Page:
Sage Grouse


The Sage Grouse is a large upland bird, that lives, you guessed it, in sagebrush country! In our part of the country, this great bird has been teetering on the line of becoming an endangered species. The population is closely monitored every year people hold their breath waiting to find out the verdict on how the population is doing, and if they are going on the endangered list or not. We are fortunate enough to have been able to find and watch this bird on numerous occasions. During breeding season, the males collect in large groups called leks and put on quite a display to attract the ladies.  In each lek, the females will pick only one male to breed with for that year. The males will strut from March to May, and a female may even go back to the lek to breed with the chosen male a second time in the vent she loses her first clutch of eggs. I don’t really know how to describe the sound the males make during thir strutt other then it reminds me of popping bubbles, but here is a video made by Bob Wick of the BLM that shows their strut:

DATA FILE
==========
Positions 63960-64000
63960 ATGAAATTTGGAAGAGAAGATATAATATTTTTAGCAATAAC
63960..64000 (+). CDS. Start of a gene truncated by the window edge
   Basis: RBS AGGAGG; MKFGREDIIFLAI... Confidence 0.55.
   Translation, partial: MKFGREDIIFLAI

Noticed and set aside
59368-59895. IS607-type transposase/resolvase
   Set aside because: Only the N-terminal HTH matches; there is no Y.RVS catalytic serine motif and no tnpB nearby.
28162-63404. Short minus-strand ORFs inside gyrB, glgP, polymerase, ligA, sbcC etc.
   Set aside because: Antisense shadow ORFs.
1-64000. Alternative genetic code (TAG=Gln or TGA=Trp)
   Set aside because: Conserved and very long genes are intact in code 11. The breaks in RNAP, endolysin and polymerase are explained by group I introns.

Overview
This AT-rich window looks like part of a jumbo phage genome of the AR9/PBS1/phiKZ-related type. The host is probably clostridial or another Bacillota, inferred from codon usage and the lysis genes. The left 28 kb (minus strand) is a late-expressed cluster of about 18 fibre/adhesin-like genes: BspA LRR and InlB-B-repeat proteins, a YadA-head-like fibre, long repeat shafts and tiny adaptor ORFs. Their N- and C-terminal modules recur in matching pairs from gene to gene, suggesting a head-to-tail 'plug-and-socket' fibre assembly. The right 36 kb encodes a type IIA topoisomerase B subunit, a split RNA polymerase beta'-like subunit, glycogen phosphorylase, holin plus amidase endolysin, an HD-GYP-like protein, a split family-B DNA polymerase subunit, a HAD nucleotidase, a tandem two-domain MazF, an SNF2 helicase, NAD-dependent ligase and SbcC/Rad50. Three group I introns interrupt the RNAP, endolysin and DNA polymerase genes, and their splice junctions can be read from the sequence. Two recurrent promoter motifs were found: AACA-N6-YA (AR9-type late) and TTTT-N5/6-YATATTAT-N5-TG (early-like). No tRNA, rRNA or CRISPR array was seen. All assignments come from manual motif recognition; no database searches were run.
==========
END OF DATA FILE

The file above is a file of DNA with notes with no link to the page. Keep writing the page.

I personally hadn’t heard of grouse of any sort until after we moved to Idaho and my husband started hunting upland birds. Through hunting, then photography,he became fascinated with grouse, especially the Sage Grouse, and has gotten me interested in a whole new world of birds. I will confess, outside of owls, until we became interested in wildlife photography as a hobby, I wouldn’t have classified myself as a bird person. I considered birds boring and considered mammals much more interesting. But my husband opened my eyes to the wonderful world of birds and I have to say, I am so glad. The diversity of these animals is incredible! And I love living in an area which such a neat diversity of birds from raptors, to water fowl, to upland birds, to smaller song birds. The first time my husband took me out to see Sage Grouse, we got up before the crack of dawn (it was 2 or 3 in the morning) and drove out to the middle of nowhere, where we then waiting in the middle of a field for the sun to come up and the birds to come out and strut. And we watched them for hours! I have only been back out to see them once, but my husband goes to an event called Grouse Days every year to watch the Sage Grouse and take photos of their obscure and beautiful mating display.





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